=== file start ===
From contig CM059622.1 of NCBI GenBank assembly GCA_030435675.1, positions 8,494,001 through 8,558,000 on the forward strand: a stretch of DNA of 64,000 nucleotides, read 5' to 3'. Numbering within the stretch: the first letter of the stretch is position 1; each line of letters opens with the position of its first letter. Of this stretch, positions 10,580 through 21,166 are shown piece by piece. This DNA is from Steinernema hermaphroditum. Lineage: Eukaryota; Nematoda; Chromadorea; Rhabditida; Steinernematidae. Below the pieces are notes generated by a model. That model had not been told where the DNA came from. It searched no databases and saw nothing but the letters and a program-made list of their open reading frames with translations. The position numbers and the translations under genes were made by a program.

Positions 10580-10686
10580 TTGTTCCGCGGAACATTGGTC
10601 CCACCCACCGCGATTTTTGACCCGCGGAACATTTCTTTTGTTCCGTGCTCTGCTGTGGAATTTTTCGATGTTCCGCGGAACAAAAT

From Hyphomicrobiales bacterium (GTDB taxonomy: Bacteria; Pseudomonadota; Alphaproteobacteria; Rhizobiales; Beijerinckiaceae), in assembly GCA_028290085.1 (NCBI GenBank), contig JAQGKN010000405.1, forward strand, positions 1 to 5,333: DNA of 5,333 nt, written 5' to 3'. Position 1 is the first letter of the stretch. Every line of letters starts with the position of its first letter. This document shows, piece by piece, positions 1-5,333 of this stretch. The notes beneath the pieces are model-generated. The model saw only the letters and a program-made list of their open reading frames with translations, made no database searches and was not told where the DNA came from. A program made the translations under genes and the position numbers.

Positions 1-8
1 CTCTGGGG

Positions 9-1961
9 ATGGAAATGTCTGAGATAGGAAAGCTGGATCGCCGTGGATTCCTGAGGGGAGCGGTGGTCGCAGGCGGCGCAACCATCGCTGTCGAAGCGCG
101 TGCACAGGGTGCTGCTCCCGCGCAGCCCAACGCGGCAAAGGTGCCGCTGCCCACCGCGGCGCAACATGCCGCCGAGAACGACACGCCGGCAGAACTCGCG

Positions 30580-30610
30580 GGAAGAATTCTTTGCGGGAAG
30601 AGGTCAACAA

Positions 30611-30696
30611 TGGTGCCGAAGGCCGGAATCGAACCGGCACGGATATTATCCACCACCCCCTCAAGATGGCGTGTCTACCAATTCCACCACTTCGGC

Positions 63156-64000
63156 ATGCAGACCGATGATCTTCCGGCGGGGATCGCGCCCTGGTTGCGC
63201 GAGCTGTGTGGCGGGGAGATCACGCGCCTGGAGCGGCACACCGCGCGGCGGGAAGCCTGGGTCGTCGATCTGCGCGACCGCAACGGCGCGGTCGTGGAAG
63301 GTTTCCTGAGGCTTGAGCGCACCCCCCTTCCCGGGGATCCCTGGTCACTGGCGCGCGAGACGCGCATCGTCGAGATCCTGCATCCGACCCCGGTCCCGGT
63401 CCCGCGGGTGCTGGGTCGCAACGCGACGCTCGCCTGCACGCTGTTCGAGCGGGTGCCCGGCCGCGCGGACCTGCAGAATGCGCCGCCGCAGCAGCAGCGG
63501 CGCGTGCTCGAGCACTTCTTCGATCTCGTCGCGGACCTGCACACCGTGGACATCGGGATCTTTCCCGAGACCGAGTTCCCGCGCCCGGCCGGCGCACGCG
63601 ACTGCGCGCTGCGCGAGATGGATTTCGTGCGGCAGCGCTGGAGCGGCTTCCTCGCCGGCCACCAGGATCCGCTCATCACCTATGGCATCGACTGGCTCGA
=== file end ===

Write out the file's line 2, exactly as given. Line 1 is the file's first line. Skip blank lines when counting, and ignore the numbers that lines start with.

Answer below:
Positions 10580-10686